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People who are about to retire will often use a lump sum of money to create an income stream to support themselves during retirement. The money is usually from a 401K, IRA, Brokerage Account or some other investment vehicle. A major concern for clients is that they are never sure if the lump sum will be enough to create the needed income stream. Many factors come into play such as the amount they save every month and investment performance while they save.
People in their savings years (30’s, 40’s and early 50’s) also face the problem of not knowing how much they need to save. As a result, most people save up money and simply hope that it will be enough. They are not able to accurately predict investment performance over the course of 20 or 30 years which makes it impossible to know how much they will have in retirement.
The ability to sustain a steady income during retirement years has always been a primary concern for people in the United States. Recent studies have shown that 61% of U.S residents age 44 to 75 are more afraid of running out of savings/income than they are of death. In order to avoid exhausting a savings nest egg, guidelines of been developed. The most popular is the 4% income rule.
The 4% rule was developed in the early 1990's by a certified financial planner named William Bengen. He set 4% as the amount of money a retiree can take out of their investments every year with a high probability that it will last for at least 30years. Since that time, financial advisors have been using it as the benchmark with clients.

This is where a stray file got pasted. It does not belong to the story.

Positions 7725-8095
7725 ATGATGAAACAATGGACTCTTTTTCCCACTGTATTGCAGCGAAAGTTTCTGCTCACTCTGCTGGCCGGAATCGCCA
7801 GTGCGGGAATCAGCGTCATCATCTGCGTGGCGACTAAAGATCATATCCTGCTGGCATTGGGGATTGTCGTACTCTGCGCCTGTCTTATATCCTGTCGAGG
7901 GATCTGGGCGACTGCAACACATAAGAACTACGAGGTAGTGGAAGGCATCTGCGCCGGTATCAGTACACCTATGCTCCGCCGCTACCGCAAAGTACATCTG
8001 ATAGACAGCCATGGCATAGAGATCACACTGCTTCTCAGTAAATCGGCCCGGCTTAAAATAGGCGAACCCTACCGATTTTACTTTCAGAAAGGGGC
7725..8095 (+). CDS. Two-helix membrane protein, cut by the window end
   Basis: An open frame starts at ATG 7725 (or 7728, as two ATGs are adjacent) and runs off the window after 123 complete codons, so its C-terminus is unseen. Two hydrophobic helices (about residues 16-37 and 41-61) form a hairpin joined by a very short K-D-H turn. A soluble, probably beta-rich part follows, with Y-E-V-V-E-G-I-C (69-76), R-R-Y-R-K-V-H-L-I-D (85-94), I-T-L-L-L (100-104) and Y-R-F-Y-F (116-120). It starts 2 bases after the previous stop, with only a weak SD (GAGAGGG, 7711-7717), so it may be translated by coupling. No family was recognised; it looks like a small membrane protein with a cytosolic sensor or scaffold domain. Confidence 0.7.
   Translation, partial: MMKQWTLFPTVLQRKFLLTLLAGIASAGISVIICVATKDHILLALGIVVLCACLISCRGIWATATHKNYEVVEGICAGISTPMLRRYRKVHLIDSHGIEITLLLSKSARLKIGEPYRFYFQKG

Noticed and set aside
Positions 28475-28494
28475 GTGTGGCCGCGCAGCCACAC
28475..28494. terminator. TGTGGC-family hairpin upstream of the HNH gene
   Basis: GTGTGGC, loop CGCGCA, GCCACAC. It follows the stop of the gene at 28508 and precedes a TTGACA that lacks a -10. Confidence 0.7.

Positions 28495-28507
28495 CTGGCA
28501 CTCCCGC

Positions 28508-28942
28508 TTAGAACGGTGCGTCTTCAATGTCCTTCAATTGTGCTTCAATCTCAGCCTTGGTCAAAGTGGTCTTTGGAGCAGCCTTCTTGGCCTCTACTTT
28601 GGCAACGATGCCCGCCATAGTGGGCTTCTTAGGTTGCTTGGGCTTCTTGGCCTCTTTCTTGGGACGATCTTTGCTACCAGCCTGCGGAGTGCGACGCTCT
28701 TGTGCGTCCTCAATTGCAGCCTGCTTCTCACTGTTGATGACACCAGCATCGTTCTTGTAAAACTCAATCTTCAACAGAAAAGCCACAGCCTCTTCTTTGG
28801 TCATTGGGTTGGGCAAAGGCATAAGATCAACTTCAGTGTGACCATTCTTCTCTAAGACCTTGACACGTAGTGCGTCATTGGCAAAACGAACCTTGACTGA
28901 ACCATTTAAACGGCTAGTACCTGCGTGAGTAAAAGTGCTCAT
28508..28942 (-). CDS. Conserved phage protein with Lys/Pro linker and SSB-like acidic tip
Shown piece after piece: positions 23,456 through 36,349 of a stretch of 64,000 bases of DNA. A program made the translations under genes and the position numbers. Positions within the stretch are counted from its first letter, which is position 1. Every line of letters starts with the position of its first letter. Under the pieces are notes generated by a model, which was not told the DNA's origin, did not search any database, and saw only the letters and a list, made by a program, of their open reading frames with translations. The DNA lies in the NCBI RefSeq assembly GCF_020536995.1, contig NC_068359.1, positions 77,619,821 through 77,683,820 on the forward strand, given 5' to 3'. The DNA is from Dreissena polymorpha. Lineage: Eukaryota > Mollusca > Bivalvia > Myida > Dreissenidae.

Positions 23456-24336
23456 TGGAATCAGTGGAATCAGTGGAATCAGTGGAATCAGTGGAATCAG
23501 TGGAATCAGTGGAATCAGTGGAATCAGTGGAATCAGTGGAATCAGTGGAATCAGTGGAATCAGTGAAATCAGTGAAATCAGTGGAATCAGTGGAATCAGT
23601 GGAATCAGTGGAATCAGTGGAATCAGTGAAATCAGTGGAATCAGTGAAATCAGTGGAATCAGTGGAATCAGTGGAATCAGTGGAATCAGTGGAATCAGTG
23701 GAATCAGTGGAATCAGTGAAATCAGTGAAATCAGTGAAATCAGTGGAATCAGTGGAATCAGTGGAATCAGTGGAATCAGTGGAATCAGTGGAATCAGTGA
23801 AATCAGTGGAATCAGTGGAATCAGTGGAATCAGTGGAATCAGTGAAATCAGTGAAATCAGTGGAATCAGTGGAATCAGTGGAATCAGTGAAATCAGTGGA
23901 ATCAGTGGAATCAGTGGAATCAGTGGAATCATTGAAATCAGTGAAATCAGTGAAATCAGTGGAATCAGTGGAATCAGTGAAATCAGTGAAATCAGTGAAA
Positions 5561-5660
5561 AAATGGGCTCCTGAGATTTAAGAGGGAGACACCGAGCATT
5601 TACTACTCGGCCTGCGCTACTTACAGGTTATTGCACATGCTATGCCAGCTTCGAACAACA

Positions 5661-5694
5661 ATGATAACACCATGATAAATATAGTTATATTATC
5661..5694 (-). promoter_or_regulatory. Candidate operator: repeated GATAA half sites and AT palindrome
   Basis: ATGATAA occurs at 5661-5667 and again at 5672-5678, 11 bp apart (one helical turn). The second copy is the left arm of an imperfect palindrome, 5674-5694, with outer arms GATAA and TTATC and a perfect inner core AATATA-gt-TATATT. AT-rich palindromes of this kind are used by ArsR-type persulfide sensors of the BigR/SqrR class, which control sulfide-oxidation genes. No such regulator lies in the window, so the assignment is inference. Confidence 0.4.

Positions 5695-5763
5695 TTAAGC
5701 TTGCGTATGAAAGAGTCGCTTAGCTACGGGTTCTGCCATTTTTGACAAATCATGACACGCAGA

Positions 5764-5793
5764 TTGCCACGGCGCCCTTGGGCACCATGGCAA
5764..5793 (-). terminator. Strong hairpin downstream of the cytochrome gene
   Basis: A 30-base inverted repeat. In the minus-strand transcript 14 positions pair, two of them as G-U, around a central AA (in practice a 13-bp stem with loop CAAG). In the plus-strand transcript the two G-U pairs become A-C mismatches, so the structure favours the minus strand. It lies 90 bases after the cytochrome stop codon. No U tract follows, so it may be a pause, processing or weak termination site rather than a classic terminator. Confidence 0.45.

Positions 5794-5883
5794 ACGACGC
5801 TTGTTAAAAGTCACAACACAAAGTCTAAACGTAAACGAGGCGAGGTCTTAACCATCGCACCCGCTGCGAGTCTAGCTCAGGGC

Click the chart for a magnified view
The above graph shows how the S&P 500 and a Guaranteed Income account (BAA) would have performed since 2001 with the same initial investment.
This chart was created by plotting the yearly account balance an account would have, if it was started in 2001 with an initial investment of $100,000. The graph compares an investment in the S&P 500, versus an investment in a Guaranteed Income account. The top line is the BAA account amount, and the bottom line is the account that tracks the S&P 500.
Planning for retirement has become a risky business for most. The majority of future retirees are no longer offered a private pension plan. Instead, they will need to rely on their deferred compensation plan such as a 401K to provide the income needed in retirement. Two of the major concerns with relying on a deferred comp plan are trying to determine how much the lump sum will be when retirement starts and how much can be taken as income during retirement.
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